The problem is that hard work is immediately quantifiable (measuarble) where as smart work isn’t, you have to wait and see that your CTR doubles after some time before you know that the work was “smart.” Without a history of performance, it’s hard to convince someone that you’re a smart worker.

    When you’re starting out any endeavor, it’s always hard to know what price to offer you skills at. Too high and you might exceed someone’s budget, too low and you might be cheating yourself or the client might think you’re not good enough (otherwise you’d charge more). I think the best advice is to ask your peers and if you don’t know any peers then you should network and meet some because you can learn a lot from them.

    Finally, cross selling your entire skillset and not just your content generation ability is always a smart move.

  11. Agreed Brian, first step of the sale has to be “what does the client *really* want”. They might think “attention”, “traffic”, “PR”, but do they really only measure what you can do based on generating leads? Deliver what they really want and watch them take notice. This worked for me when I was pitching against agencies who focused on winning awards and mentions in industry journals …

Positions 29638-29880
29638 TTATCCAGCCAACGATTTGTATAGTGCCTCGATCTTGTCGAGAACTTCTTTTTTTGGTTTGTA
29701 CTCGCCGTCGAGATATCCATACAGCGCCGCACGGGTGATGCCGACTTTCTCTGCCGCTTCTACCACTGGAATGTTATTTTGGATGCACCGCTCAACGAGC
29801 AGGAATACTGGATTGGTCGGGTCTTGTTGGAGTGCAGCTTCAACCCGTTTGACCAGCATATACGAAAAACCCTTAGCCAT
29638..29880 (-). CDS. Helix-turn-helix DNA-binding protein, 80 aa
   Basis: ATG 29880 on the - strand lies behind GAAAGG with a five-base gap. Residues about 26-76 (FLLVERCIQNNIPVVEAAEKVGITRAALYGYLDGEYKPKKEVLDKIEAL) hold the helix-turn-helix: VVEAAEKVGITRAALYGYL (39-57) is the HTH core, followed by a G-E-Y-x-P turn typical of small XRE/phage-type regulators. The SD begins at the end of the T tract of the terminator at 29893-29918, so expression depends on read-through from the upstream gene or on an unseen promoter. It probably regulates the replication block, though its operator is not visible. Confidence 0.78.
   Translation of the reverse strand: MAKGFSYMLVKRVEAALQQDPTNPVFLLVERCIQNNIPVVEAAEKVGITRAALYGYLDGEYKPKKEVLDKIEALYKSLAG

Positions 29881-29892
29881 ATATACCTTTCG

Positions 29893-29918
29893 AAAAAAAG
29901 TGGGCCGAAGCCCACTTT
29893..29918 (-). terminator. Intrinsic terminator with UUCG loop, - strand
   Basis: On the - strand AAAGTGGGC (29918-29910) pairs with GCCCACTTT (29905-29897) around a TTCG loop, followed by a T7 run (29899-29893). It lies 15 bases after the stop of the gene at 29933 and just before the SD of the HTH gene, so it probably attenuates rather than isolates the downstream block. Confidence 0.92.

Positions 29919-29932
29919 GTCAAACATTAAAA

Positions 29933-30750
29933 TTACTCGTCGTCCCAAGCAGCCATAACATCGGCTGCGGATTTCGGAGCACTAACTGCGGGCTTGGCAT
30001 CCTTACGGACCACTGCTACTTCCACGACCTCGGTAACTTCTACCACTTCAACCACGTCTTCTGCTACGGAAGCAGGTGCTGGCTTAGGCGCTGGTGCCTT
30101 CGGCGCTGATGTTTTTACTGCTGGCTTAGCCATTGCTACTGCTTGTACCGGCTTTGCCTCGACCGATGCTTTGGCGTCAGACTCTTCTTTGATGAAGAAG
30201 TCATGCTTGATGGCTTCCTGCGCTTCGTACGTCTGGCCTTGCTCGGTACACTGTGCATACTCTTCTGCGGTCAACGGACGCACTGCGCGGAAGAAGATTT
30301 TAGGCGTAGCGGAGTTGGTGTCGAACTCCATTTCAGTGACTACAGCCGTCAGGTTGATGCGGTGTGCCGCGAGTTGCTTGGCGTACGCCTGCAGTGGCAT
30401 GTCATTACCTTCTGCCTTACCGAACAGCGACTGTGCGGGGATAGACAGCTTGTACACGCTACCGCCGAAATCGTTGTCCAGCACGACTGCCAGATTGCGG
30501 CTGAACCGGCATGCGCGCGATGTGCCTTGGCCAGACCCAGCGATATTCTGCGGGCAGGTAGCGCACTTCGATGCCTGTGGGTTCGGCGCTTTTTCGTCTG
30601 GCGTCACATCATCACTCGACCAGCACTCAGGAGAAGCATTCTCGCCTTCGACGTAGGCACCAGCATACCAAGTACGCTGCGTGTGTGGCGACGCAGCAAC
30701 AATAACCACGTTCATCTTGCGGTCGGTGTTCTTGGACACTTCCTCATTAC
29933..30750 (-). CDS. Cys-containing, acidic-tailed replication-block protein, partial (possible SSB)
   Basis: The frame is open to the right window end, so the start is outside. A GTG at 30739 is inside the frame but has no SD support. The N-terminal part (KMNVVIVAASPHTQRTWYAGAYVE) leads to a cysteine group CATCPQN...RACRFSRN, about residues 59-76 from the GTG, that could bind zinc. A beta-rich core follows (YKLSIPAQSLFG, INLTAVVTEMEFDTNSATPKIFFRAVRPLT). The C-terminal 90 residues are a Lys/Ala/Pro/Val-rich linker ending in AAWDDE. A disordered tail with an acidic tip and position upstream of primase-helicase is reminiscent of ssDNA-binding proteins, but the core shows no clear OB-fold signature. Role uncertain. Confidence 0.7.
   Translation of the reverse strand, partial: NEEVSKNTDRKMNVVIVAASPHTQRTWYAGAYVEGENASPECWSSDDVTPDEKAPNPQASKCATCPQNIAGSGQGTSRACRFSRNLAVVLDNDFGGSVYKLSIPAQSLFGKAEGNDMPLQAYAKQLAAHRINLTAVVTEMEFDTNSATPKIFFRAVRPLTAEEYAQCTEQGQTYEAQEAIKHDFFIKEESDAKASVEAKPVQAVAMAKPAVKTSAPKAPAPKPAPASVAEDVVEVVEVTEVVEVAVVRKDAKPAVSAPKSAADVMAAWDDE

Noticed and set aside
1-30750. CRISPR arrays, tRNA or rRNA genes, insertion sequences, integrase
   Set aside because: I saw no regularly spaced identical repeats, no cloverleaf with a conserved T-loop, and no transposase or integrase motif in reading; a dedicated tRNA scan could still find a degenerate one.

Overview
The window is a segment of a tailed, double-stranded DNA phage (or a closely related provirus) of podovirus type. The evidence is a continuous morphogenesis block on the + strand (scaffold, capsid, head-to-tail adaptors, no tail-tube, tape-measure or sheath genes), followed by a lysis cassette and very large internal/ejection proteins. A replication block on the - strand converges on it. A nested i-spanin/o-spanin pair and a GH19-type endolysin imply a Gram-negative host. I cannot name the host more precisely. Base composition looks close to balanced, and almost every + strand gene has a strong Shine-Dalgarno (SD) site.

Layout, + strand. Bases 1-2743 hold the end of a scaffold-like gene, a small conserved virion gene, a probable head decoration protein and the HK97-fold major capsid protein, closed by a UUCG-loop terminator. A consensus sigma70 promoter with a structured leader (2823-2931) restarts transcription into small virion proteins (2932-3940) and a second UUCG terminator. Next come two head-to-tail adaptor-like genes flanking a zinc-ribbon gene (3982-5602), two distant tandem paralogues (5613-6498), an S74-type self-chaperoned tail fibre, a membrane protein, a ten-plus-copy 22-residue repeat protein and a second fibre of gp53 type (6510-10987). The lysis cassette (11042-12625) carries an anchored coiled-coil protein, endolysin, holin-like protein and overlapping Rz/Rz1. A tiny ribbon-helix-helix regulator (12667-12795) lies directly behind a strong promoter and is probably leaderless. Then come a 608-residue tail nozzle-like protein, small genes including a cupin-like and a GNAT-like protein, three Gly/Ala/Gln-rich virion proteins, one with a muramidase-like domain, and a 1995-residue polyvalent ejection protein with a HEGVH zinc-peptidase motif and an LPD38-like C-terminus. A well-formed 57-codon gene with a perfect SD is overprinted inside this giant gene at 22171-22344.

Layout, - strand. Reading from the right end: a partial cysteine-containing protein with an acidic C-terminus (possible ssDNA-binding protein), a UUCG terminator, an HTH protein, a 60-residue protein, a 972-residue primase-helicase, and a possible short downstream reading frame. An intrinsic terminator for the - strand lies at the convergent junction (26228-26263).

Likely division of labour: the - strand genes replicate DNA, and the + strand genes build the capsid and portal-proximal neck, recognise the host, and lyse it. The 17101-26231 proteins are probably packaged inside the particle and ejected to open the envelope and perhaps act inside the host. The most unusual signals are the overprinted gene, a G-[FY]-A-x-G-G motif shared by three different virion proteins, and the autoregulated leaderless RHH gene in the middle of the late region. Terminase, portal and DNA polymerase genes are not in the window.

12. >>>I think there needs to be a distinction between offering writing services and providing a blog service. The former person would provide words up to an agreed word length, etc, the latter would provide a business benefit derived from a blog.